University of Worcester Worcester Research and Publications

The Impact of Rhinanthus Minor in Newly Established Meadows on a Productive Site

Westbury, Duncan ORCID: and Dunnett, N.P. (2007) The Impact of Rhinanthus Minor in Newly Established Meadows on a Productive Site. Applied Vegetation Science, 10 (1). pp. 121-129. ISSN Print: 1402-2001 Online:1654-109X

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Question: What is the impact of the presence of Rhinanthus minor on forb abundance in newly established swards?

Location: Wetherby, West Yorkshire, UK (53°55’N, 1°22’W).

Method: A standard meadow mix containing six forbs and six grasses was sown on an ex-arable field and immediately over-sown using a randomised plot design with three densities of Rhinanthus minor (0, 600, and 1000 seeds per m2). Above-ground biomass was analysed over a period of three years, while detailed assessments of sward composition were performed during the first two years.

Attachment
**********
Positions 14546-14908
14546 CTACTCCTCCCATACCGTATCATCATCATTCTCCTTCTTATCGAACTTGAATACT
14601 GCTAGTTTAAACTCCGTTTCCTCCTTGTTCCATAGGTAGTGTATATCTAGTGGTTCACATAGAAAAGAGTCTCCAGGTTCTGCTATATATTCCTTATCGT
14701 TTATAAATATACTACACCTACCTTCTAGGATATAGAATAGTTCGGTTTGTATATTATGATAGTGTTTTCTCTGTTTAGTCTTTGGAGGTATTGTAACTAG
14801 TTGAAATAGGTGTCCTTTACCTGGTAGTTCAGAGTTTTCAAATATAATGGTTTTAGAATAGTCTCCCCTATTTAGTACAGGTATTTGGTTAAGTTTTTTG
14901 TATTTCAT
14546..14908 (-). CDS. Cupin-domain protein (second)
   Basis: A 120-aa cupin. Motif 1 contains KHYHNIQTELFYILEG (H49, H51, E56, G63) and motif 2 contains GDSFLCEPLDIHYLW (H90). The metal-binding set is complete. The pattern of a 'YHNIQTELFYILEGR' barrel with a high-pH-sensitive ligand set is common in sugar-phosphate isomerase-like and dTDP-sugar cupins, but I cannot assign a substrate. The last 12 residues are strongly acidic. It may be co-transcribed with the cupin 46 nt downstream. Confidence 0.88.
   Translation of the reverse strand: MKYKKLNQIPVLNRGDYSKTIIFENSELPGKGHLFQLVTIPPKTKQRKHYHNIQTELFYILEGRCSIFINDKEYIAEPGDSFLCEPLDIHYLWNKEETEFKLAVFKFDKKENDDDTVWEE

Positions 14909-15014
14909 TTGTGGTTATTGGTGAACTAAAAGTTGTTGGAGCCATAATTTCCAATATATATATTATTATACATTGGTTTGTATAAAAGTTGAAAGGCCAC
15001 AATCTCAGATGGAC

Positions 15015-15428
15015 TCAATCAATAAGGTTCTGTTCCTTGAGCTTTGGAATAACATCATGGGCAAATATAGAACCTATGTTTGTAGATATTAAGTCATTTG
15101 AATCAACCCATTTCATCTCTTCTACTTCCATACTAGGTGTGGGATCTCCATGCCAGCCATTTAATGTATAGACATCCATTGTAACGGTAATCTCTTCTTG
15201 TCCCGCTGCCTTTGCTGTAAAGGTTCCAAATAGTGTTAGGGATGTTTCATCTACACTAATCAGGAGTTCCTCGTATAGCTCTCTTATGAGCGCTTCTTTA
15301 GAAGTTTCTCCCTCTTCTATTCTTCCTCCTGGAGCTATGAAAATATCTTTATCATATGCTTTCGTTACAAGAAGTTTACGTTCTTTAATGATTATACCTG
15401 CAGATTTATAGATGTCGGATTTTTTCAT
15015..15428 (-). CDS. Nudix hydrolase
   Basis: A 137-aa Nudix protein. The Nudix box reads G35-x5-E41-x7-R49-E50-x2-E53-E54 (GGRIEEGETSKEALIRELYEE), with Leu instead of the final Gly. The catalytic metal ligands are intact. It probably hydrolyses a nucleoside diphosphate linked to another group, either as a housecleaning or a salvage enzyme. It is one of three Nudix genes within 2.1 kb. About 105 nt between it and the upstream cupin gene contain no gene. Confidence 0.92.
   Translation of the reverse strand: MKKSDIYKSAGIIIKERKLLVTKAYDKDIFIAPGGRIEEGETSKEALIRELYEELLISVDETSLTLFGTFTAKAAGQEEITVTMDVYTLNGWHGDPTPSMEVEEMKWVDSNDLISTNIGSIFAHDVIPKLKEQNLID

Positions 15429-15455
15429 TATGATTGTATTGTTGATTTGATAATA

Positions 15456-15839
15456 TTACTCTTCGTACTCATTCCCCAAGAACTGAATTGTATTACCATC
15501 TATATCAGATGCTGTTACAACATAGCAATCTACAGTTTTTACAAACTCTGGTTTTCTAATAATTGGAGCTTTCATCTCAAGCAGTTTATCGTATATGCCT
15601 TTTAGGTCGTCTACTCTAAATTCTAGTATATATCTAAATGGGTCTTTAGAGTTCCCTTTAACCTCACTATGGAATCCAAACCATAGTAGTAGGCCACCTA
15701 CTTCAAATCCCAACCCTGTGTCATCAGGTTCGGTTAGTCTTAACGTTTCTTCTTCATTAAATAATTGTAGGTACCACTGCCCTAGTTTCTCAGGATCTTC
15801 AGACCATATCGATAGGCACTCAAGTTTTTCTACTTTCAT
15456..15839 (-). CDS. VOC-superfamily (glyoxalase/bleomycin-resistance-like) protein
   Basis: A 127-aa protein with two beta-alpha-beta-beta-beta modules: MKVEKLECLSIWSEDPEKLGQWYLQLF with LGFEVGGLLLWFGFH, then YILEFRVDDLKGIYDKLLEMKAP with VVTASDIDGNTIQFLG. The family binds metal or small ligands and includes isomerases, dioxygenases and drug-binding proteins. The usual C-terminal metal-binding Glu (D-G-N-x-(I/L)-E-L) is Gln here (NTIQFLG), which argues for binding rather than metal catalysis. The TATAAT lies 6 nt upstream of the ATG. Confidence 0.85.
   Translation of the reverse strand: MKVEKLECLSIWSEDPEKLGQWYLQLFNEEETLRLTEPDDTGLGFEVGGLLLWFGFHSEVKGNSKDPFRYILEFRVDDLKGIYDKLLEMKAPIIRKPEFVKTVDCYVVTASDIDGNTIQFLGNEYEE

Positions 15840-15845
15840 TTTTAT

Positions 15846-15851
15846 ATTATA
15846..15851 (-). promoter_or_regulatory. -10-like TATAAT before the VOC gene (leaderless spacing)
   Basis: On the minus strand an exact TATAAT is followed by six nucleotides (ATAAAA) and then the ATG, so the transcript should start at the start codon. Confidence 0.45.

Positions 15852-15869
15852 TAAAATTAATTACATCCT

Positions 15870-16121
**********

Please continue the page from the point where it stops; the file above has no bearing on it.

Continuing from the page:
Results: Values of grass biomass were reduced in the presence of Rhinanthus, especially at the higher sowing density. The ratio of grass: forb biomass was also lower in association with Rhinanthus, but only at the higher sowing density. The presence of Rhinanthus had no effect on species number or diversity, which decreased between years regardless of treatment.

Conclusions: Although not tested in a multi-site experiment, the benefit of introducing Rhinanthus into newly established swards to promote forb abundance was determined. The efficacy of Rhinanthus presence is likely to depend on whether species not susceptible to the effects of parasitism are present.

Item Type: Article
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Uncontrolled Discrete Keywords: biomass, diversification, forb, grassland restoration, hemiparasite, orobanchaceae, semi-natural, grassland, species richness, SERG
Subjects: S Agriculture > S Agriculture (General)
Divisions: College of Health, Life and Environmental Sciences > School of Science and the Environment
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Depositing User: Janet Davidson
Date Deposited: 17 Jun 2011 08:02
Last Modified: 31 Jul 2020 13:53

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